O2 to put its money where its hot air comes from

Martyn Warwick
By Martyn Warwick

May 18, 2021

Creative Commons Attribution-Share Alike 2.0

Creative Commons Attribution-Share Alike 2.0

  •  A sweet-smelling zephyr of cool, fresh air will waft through overheating data centres and core sites.
  •  Covid-19 caused massively increased data throughput that is actually increasing as restrictions relaxed
  • O2's initiative will save a million kilos of carbon dioxide a year
  • Thanks to green measures operator's network now 82 per cent more efficient than it was in 2015

O2, the UK's second biggest mobile network operator, subsidiary of Telefónica of Spain and potential merger with Liberty Global's Virgin Media, has long laid claim to ecological credentials and is following its own "Blueprint" plan to reduce its environmental impact and deliver a more sustainable and greener network. Hence today's news that O2 is to upgrade its data centres and core network sites with new cooling technologies to save energy and the equivalent of a million kilogrammes of carbon dioxide gas year-on-year. 

As Covid-19 spread through the UK and more and more people began to work from home, pressure on networks greatly increased as demand for broadband access, services and apps went through the roof. Since this time last year the data carried on the network has been at record levels. Since the pandemic hit data throughput has grown by 89 per cent and as lockdown restrictions at last begin to be relaxed the latest research from O2 shows that the demand for 4G and 5G mobile data has not decreased despite changing circumstances and the expectations are that demand will increase - permanently.  O2 is now carrying an average 55 per cent more peak hour data throughput this May than it did in May 2020. Data centres are running hot, in more ways than one, and that state of affairs seems likely to continue indefinitely with increased CO2 emissions the corollary of  increased cooling requirements.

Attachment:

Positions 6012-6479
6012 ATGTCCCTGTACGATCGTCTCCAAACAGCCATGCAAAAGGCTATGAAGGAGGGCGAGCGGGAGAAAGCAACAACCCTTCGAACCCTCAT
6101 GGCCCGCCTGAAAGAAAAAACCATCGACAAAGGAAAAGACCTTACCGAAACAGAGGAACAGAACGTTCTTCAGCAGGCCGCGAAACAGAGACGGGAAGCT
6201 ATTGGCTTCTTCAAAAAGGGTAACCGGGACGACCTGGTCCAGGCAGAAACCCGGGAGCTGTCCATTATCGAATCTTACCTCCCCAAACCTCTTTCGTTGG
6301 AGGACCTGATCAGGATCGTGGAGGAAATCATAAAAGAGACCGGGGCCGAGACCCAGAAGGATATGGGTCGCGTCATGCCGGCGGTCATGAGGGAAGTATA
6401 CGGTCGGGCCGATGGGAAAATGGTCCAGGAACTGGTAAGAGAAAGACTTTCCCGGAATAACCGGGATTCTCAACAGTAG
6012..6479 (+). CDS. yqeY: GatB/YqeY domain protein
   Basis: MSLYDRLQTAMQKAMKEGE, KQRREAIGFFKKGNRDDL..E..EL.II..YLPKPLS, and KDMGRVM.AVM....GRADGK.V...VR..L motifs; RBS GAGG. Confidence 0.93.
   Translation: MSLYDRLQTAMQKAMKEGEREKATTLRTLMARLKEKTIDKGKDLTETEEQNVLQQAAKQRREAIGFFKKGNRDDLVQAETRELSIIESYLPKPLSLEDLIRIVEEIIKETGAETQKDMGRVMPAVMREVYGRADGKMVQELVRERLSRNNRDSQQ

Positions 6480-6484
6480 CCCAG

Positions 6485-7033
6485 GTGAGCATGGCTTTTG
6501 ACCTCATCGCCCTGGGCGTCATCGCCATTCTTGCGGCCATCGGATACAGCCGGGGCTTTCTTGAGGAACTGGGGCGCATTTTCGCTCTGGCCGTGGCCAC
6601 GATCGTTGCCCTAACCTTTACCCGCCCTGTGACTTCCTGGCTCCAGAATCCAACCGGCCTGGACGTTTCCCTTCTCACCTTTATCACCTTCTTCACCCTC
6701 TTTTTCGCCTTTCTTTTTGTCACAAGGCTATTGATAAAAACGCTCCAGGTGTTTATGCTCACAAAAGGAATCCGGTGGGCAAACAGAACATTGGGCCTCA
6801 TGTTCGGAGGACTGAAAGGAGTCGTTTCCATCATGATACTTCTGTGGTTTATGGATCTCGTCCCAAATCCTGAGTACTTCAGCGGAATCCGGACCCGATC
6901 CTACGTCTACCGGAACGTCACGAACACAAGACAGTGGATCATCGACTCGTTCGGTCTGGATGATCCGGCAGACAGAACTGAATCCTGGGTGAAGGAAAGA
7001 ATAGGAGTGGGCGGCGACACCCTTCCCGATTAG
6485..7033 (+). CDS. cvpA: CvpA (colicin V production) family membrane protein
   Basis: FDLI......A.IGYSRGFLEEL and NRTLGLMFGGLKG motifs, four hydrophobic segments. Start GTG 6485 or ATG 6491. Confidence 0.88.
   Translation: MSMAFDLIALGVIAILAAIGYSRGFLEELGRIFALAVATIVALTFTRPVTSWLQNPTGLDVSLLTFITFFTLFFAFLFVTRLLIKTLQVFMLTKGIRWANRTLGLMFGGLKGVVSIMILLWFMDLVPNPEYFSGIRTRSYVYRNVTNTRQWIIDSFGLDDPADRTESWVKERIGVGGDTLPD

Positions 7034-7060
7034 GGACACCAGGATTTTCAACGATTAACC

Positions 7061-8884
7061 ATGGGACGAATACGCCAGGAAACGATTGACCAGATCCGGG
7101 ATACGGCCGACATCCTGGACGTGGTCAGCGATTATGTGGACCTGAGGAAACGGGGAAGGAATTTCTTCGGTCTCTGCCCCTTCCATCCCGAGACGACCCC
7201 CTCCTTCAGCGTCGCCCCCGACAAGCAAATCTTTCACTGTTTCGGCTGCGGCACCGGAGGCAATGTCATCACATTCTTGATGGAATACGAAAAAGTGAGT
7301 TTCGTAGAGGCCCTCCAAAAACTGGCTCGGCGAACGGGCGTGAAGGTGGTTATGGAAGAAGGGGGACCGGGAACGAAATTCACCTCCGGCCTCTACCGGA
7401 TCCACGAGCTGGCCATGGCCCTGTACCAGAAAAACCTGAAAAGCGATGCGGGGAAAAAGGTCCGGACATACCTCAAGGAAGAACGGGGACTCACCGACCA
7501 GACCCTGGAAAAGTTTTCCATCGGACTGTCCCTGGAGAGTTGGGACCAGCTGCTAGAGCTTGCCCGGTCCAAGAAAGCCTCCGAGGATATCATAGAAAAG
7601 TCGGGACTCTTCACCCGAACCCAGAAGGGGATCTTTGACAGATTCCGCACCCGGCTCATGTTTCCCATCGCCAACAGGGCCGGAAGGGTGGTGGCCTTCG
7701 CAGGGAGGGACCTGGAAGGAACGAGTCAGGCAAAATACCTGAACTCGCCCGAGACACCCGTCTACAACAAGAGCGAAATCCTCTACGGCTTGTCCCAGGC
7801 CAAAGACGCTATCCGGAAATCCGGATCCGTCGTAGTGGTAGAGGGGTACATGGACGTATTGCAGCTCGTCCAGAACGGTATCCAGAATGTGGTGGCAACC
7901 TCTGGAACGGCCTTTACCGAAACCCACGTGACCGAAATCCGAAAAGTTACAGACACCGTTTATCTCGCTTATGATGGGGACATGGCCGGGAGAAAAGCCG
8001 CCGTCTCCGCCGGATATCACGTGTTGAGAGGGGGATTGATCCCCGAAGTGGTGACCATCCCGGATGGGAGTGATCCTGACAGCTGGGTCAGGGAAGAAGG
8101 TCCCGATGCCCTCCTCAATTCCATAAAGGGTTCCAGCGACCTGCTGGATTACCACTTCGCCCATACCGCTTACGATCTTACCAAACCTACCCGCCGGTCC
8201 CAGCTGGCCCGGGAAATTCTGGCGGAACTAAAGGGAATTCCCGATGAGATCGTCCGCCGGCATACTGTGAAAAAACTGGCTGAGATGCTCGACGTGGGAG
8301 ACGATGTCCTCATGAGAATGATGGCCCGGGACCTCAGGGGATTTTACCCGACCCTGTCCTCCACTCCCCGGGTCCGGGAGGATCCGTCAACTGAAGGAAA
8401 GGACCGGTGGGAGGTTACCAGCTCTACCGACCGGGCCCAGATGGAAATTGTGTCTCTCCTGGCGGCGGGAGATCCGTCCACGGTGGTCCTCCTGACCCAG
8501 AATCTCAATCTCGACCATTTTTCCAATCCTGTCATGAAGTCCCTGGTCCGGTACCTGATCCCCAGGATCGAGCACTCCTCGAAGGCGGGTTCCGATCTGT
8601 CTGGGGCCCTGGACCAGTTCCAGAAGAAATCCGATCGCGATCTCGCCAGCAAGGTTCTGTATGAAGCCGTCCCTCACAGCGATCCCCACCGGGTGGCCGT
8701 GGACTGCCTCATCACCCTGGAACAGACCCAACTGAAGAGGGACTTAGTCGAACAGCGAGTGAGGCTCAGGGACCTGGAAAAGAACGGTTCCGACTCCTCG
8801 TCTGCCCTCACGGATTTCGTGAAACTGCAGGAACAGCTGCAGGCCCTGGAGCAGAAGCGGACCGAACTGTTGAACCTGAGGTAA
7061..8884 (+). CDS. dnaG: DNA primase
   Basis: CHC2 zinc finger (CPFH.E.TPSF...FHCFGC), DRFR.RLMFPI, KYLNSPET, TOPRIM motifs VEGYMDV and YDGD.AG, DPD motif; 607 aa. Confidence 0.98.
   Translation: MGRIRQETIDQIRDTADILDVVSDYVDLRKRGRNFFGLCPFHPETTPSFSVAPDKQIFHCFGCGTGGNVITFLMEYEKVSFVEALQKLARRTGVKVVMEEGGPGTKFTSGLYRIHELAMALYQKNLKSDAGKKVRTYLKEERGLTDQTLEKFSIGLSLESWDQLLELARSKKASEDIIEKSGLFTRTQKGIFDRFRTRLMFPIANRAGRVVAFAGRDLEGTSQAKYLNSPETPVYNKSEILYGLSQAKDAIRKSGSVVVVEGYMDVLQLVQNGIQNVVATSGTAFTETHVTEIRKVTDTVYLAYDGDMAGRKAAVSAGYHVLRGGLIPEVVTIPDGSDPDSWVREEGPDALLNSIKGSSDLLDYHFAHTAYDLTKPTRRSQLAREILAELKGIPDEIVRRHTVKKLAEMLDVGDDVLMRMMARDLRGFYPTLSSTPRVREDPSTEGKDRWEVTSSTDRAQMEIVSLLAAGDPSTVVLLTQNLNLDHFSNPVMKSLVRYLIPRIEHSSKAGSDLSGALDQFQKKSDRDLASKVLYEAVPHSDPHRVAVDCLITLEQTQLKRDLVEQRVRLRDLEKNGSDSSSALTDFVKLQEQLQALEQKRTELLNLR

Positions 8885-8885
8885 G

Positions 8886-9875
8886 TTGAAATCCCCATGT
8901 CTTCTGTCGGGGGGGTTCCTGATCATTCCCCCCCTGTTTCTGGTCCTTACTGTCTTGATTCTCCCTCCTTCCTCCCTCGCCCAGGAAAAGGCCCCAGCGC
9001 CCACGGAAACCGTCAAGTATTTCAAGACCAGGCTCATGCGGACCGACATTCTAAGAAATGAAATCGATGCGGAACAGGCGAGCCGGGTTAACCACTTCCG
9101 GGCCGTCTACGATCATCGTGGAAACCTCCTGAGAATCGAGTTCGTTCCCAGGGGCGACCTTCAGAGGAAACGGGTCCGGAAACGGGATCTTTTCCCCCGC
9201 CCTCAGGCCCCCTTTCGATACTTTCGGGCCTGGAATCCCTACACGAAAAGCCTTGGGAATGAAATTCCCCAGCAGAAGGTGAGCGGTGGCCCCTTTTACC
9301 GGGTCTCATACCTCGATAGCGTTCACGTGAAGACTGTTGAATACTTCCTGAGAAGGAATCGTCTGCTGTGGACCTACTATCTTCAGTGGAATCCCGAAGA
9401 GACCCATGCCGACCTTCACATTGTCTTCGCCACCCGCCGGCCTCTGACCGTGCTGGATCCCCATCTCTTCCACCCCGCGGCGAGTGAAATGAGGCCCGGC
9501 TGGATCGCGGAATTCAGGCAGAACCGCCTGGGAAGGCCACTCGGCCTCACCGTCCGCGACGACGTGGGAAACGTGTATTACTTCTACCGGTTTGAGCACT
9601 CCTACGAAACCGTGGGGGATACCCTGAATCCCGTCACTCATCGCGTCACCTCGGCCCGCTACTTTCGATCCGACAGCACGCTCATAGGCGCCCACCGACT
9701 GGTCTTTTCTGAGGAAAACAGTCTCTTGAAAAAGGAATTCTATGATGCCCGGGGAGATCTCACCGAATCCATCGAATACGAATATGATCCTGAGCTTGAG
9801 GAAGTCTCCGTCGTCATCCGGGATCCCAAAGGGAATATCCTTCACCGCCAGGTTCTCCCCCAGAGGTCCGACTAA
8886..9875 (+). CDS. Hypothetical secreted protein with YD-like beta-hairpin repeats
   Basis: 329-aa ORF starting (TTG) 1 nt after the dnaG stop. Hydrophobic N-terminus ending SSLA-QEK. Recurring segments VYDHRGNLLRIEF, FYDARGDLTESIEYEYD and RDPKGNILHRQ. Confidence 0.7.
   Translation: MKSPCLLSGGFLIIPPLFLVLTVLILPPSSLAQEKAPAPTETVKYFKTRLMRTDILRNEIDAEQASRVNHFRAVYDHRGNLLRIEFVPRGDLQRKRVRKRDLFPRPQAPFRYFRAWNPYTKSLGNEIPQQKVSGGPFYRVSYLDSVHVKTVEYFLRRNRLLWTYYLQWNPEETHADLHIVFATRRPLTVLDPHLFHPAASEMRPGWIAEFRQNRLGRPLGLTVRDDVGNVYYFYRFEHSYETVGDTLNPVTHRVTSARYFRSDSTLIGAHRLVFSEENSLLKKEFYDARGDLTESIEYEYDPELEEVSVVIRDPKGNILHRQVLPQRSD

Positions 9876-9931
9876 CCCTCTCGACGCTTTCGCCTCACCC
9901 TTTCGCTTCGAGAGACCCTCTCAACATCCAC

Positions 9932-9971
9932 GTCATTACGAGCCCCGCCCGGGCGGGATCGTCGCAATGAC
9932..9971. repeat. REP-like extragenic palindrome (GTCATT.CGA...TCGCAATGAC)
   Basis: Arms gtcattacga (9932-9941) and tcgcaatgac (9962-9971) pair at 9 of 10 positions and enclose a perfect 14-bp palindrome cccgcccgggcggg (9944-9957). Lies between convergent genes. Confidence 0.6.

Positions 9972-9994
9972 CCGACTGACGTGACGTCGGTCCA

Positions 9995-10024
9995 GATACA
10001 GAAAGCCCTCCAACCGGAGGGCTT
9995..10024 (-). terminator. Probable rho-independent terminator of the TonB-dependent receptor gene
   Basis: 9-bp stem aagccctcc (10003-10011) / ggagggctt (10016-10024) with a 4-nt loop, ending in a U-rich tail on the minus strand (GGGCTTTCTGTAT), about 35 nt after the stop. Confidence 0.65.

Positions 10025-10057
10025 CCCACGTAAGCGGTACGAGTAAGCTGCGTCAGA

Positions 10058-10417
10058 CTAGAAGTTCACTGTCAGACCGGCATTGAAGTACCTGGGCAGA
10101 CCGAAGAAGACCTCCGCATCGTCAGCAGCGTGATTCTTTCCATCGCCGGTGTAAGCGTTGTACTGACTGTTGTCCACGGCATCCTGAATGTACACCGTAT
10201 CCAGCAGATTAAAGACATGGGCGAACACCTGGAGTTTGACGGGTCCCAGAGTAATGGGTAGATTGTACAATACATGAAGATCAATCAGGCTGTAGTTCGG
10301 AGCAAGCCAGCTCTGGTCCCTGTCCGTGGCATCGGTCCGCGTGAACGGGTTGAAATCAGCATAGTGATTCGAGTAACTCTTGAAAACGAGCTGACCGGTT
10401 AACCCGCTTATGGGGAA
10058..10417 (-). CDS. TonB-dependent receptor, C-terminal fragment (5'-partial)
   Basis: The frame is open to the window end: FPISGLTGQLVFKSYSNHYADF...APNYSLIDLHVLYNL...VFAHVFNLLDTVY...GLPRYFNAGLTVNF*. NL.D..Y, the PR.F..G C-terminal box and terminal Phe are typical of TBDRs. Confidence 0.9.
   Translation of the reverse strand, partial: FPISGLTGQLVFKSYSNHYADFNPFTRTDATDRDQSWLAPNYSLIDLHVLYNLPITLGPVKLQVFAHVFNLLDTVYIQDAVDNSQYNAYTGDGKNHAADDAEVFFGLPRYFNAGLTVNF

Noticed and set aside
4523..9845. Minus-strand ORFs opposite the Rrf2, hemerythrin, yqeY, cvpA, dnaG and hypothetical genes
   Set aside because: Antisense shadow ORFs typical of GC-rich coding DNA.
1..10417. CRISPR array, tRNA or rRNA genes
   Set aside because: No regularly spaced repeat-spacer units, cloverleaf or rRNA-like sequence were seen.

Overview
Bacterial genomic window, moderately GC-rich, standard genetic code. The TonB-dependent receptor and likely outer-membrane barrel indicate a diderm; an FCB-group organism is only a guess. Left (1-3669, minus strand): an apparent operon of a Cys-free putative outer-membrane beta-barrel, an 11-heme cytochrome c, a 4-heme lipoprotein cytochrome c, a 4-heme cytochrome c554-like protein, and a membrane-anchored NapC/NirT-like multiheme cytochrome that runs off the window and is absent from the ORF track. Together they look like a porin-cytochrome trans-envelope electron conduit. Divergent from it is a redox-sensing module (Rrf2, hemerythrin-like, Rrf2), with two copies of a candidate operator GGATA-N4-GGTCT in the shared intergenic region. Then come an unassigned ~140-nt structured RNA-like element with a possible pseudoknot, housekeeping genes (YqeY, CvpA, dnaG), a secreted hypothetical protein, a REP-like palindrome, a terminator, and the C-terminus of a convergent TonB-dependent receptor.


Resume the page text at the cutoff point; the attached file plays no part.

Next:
It was back in 2015 that O2 publicly committed to be a net zero emitter of CO2 by 2025 and since then has reduced its carbon footprint by 29 per cent but, with just over three and half years left before the deadline it will need to up the ante somewhat, although, to its credit, since 2016 the operator has succeeded in reducing emissions in its supply chain by 35 per cent, well ahead of its target.

O2 will get closer to achieving its zero emitter goal by introducing new, energy-efficient cooling technology, based on smart sensors and intuitive software to regulate temperatures. Avoiding  total reliance on traditional, expensive (and increasingly old-fashioned) air-conditioning that costs and arm and a leg to install, run and maintain and also releases polluting refrigerant gases, O2's new equipment uses the natural cold air from outside the data centre to help cool its equipment when it needs to to be cooled. 

You know it makes EkkoSense